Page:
Dr. Vin de Silva, Assistant Professor of Mathematics
Pomona College, California
In recent years, classical methods of algebraic topology have found increasing use in applications. The key ingredient for these applications is the persistent homology algorithm of Edelsbrunner, Letscher and Zomorodian (2000). I will discuss a few examples, from visual image statistics, sensor networks, and periodic dynamical systems.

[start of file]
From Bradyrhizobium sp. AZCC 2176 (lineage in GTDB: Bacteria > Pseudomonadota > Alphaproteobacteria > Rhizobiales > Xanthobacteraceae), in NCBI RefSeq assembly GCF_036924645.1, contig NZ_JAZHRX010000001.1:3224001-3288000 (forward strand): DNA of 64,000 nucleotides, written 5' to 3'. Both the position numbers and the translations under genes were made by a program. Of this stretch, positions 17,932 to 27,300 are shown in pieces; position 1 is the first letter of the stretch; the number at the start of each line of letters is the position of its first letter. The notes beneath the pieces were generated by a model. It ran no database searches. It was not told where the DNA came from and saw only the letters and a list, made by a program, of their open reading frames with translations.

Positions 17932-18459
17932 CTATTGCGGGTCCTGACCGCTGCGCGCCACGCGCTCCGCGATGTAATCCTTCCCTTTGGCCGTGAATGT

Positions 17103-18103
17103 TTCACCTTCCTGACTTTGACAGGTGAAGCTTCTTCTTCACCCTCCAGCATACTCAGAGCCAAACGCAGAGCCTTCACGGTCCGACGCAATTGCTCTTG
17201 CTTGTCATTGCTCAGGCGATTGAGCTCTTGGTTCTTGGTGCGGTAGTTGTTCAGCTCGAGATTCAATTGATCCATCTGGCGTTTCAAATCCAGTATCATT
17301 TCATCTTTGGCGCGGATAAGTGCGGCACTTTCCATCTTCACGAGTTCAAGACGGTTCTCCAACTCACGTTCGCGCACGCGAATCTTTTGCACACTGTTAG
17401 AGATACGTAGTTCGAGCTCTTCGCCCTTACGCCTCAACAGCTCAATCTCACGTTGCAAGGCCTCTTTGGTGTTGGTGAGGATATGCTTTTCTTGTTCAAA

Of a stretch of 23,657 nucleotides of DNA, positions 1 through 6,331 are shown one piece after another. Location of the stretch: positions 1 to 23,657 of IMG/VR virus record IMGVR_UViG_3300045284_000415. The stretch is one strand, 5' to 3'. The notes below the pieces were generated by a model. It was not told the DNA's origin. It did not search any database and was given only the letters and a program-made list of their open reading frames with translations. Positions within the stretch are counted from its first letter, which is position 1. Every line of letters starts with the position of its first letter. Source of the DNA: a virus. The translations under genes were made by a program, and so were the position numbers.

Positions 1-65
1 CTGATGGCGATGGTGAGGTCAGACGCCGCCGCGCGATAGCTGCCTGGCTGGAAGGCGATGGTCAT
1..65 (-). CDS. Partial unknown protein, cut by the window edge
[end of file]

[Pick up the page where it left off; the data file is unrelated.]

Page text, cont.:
Vin de Silva studied mathematics at Cambridge and Oxford, completing a doctorate in symplectic geometry under the supervision of Simon Donaldson. Since 2000, he has worked in applied topology, spending five years working in Gunnar Carlsson's research group at Stanford. His work with Josh Tenenbaum and John Langford on the isomap algorithm is widely cited to this day, and his collaboration with Robert Ghrist on sensor network topology was honored by a SciAm50 award in 2007. Vin is currently an assistant professor of mathematics at Pomona College, California, and holds a Digiteo Chair at INRIA Saclay Ile-de-France.